Course Review: HS 326 Planning for Retirement Needs
I finished HS 326 Planning for Retirement Needs in April and I wanted to share my review of the course. Sorry for the late review, I was in the mist of returning from a deployment. This was the third course I completed from The American College of Financial Services ChFC/CFP program.
If you’re unsure why I am doing a review, I recommend reading my first post regarding my pathway to becoming a Financial Planner.
“Education is the kindling of a flame, not the filling of a vessel.” – Socrates
HS 326 Planning for Retirement Needs
According to the American College website, the course focuses on individual retirement planning and selecting the right retirement plan for a business. The topics covered include:
- Qualified plans, SEPs, SIMPLEs and 403(b) plans
- Nonqualified deferred compensation plans
- Practical knowledge needed for choosing the best retirement plan, especially for the small business, and designing a plan that will meet a client’s needs
- Individual retirement planning including IRAs and Roth IRAs, Social Security benefits, saving for retirement and planning for retirement plan distributions
The book consisted of twenty-five chapters as of the 14th edition. This course took me way longer to complete than planned due to COVID-19. I initially planned to complete the course in 8-10 weeks but testing centers were closed due to the coronavirus.
The HS 326 course was very thorough explaining individual and business retirement needs and plans. I ended up failing the final exam on my first try. I took a 4 week hiatus from studying due to testing centers being closed and thought I could quickly review the material before testing – so ya, I was wrong and performed poorly. I quickly dove back into the material and was able to pass on my second try. Yay!
What made this course so difficult was the many retirement plans and the subtle differences between them. When I say subtle – I mean very subtle – some plans were mutants, having multiple components of five other retirement plans. For me, memorizing the differences proved challenging. Each plan had various contribution and distribution limits not just for the employees or individuals, but also for employers.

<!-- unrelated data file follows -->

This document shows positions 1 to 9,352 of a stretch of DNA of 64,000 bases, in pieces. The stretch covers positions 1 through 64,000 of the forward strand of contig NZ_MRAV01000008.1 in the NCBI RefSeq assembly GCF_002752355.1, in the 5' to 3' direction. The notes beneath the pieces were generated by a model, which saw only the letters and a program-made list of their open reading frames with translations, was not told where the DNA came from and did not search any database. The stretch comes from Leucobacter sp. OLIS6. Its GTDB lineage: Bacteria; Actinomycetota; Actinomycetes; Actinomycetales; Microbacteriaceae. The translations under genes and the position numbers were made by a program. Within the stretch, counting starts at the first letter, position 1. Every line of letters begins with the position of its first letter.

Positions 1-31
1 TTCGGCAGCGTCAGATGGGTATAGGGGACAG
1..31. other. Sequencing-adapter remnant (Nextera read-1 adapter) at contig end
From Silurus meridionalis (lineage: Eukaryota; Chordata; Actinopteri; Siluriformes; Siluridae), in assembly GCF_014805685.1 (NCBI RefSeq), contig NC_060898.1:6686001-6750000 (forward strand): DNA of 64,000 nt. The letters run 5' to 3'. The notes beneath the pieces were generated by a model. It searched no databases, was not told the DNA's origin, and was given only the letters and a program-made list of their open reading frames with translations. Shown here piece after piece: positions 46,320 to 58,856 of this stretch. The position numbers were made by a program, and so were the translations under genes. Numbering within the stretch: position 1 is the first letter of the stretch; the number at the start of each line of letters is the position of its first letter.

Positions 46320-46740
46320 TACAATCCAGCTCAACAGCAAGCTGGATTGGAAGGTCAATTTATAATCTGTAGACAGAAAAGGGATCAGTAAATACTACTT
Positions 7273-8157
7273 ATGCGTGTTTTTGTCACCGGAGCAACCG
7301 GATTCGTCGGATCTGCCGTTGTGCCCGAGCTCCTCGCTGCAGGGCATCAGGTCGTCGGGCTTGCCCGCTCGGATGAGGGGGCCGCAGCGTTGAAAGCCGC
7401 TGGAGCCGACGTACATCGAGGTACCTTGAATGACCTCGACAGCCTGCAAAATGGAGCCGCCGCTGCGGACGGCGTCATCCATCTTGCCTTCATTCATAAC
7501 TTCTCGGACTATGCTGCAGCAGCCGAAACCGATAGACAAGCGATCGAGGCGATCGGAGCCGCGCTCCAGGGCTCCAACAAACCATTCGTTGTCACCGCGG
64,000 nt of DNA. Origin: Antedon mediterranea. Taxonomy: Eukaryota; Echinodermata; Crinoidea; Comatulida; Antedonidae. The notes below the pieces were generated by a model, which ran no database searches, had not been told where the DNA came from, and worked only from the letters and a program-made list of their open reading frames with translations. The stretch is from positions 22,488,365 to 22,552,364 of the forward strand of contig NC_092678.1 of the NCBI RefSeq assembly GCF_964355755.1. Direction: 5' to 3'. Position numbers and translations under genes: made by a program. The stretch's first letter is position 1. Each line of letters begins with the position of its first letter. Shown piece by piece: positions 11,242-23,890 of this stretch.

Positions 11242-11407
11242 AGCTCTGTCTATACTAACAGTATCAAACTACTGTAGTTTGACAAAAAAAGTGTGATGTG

Some of the things I learned:
- setting up qualified plans or other tax-advantaged retirement plans for corporations and other for-profit business entities
- setting up retirement programs for nonprofit organizations
- designing retirement programs that meet the owner-employee’s tax and savings objectives
- modifying existing retirement programs to maximize tax-shelter potential, either by changing the existing plan or by instituting multiple plans
- supplementing existing retirement programs with 401(k) plans
- updating existing 401(k) and other plans to conform with changing organizational needs
- updating existing plans to conform with legislative changes
- advising clients about investment strategies that are appropriate for retirement programs
- selling investment products that are appropriate for retirement programs
- planning for the purchase of life insurance in tax-sheltered plans
- setting up nonqualified plans for executives
- selling IRAs and Roth IRAs to clients
- planning for a client’s retirement
- planning for the best disposition of a client’s retirement benefits
This course not only highlighted the complexity involved in retirement planning, but the importance of learning each plan’s nuances.
This course opened my eyes to retirement planning and its intricacies. With such a vast array of retirement plans and programs available, a financial planner has the opportunity to meet every client’s need. Even clients with unique situations, programs can be adapted to meet their personal or business requirements. This course provided me a slew of tools and resources to serve future clients.
I high;y recommend the program! As a servicemember remember, they do offer full-ride scholarships and are always looking for applicants.